Apple’s 3D Touch Feature: What Users Need to Know


Apple’s 3D Touch feature is playing an increasingly larger role in the latest mobile devices. The new iOS 10 upgrade features deeper 3D Touch integration that lets users adjust control center settings, respond to notifications and use apps. Analysts have confirmed that the iPhone 7 will feature a Home button that uses 3D Touch. It also is getting attention from Apple rival Google, which has added a similar feature to its Gboard for iPhones and has developed a touch technology for its Android Nougat upgrade.

Here’s a look at how 3D Touch works and why it’s becoming such an important part of mobile device technology.

How 3D Touch Works

3D Touch is a more sensitive version of Force Touch, which Apple introduced in March 2015 for the MacBook Pro. Since then, 3D Touch has been included on the iPhone 6. Force Touch and 3D Touch employ haptic technology, a type of input that simulates and responds to the sense of touch.

3D Touch adds a new dimension by sensing how much pressure the user is applying to the screen. This pressure sensitivity adds versatility to traditional clicking, enabling one input to be interpreted in multiple ways depending on the amount of pressure involved. This is a more natural and ergonomic method of input, and it reduces the number of buttons and steps required to perform an action. Just as the distinction between click and double-click enabled the traditional mouse to perform more functions, pressure distinction enables 3D Touch to get more functionality out of the same input method.

Basic 3D Touch Applications

One application of 3D Touch is a new type of input method called Peek and Pop. Peek and Pop uses pressure to distinguish between two different possible actions with the same pressing motion. Lighter pressure translates into a peek, while heavier pressure gets interpreted as a pop. For instance, when Peek and Pop is employed for reading email, a light press enables users to see a preview display of their email without actually opening it, while a heavier press will open an email. Applied to web browsing, peek pressure enables a user to preview a website link without opening it, while pop pressure can be used to open the link. For photo viewing, a light peek press is used to display a thumbnail preview of a photo, while a pop can be used to open the picture. For looking at maps, peeking at an address link enables a user to see a map preview of a location, while popping the link opens up a full map view.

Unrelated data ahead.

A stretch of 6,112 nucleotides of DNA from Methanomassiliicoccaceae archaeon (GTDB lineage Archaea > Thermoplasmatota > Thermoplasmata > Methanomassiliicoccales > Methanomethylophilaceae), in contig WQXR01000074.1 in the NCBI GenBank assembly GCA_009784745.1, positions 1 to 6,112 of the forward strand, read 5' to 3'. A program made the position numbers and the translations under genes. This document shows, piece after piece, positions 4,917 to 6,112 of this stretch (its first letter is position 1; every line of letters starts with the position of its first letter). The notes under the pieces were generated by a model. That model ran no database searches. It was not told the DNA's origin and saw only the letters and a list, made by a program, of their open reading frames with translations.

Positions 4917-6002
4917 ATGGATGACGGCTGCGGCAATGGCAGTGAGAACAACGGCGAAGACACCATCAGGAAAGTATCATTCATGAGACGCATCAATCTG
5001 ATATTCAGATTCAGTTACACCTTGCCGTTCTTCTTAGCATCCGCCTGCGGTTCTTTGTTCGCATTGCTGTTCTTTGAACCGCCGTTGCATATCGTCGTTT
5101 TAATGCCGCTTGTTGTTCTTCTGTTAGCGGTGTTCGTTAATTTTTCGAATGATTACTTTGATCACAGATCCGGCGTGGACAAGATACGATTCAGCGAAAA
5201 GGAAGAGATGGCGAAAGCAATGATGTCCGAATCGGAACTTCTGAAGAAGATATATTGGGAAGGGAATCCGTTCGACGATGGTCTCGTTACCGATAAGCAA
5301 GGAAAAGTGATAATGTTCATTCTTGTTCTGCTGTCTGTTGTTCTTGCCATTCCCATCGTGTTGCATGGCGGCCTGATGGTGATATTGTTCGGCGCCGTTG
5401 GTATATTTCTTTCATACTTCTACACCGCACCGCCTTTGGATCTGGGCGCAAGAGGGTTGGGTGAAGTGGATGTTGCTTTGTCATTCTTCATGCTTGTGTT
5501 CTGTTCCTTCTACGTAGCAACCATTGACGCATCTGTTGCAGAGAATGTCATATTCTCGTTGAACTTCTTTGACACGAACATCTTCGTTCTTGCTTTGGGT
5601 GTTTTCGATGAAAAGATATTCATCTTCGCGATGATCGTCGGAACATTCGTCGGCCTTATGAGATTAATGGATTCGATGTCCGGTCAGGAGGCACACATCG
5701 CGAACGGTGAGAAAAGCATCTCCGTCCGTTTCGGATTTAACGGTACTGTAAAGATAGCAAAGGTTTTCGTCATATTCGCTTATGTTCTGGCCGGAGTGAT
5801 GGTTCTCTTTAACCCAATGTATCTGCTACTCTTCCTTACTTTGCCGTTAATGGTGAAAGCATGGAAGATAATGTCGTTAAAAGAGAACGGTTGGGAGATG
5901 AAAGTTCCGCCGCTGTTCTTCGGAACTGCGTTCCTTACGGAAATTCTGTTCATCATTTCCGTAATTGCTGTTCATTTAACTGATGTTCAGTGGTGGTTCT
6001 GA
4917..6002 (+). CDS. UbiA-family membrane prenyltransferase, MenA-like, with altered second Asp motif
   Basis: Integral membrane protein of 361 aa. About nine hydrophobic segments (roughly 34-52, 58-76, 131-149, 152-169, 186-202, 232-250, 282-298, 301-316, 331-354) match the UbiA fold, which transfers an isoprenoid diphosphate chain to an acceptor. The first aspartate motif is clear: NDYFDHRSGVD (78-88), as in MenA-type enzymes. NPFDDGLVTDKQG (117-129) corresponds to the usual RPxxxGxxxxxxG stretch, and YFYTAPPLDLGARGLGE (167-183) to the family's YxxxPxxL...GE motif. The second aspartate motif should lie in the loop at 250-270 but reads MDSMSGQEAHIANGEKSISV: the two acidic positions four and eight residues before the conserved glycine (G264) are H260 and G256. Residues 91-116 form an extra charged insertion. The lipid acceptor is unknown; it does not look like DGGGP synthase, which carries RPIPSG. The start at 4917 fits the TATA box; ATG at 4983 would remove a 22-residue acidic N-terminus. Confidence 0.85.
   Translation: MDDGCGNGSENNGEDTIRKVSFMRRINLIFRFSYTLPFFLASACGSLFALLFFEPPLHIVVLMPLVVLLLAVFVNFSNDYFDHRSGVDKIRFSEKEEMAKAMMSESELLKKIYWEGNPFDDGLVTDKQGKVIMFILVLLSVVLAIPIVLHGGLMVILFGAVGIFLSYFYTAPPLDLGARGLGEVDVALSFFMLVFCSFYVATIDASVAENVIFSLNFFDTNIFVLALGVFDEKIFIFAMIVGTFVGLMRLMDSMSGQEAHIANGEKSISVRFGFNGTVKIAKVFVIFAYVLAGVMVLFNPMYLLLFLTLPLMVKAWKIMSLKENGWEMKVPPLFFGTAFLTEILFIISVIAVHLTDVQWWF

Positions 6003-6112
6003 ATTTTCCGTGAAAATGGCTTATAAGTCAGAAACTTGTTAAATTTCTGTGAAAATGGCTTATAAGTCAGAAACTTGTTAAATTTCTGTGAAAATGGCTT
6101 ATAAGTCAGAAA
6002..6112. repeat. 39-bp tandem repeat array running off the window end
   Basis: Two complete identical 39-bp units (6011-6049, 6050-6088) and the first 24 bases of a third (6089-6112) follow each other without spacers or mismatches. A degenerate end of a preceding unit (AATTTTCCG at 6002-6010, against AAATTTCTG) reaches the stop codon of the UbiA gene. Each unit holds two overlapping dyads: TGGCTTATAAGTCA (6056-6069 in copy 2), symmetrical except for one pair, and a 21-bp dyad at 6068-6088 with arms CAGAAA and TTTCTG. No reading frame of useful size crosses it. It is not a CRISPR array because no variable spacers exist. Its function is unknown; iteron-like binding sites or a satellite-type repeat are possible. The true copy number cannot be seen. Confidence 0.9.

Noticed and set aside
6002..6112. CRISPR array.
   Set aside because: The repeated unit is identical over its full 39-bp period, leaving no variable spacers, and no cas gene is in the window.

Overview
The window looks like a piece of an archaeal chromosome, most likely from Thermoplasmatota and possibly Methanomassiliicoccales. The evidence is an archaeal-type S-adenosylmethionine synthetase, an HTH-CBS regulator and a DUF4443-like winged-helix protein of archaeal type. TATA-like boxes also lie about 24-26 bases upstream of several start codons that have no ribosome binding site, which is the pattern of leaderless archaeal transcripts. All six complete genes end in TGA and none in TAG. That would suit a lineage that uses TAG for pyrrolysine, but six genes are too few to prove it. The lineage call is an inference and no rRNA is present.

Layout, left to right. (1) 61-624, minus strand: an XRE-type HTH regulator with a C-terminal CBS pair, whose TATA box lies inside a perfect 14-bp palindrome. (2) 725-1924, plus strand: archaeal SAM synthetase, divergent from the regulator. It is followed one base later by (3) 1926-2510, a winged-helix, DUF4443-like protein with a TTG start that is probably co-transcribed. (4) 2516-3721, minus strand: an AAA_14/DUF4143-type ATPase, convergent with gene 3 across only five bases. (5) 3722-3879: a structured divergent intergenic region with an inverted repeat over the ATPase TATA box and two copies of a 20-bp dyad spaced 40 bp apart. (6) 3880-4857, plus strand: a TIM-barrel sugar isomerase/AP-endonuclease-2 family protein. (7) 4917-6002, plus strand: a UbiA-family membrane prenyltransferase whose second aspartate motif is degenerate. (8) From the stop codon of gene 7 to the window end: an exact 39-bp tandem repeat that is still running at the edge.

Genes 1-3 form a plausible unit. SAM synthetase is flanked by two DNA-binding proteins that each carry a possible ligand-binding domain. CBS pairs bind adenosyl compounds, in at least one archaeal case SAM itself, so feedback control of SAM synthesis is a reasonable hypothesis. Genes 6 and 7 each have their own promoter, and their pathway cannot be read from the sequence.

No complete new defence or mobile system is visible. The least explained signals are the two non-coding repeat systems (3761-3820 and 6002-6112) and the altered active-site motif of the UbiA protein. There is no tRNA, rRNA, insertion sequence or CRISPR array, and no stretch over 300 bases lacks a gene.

As these examples illustrate, Peek and Pop performs a wide range of different functions depending on which software application is being used. 3D Touch also can be used to simplify input for frequently performed actions into single steps. For instance, pressing the keyboard within applications such as Mail, Messages and Notes makes the keyboard act as a trackpad. Using 3D Touch in the Notes app also lets users draw with more precision, pressing lightly for thin lines and harder for thicker ones. Pressing the left side of the Home screen opens up a multitasking view whereas swiping and tapping is used to select and open an app.

New 3D Touch Upgrades

The new iOS 10 upgrade introduces several other important applications to 3D Touch. Peek and Pop can now be used to view incoming messages, enabling users to view photos and videos without leaving the lock screen. Control Center features 3D Touch shortcuts for functions such as changing flashlight intensity, pre-setting timer intervals, copying calculator results and selecting camera picture options. 3D Touch can also be used to pause or cancel an app download or to bring up share sheets and widgets within apps.

The versatility of 3D Touch applications will undoubtedly continue to increase as the use of the technology becomes more widespread.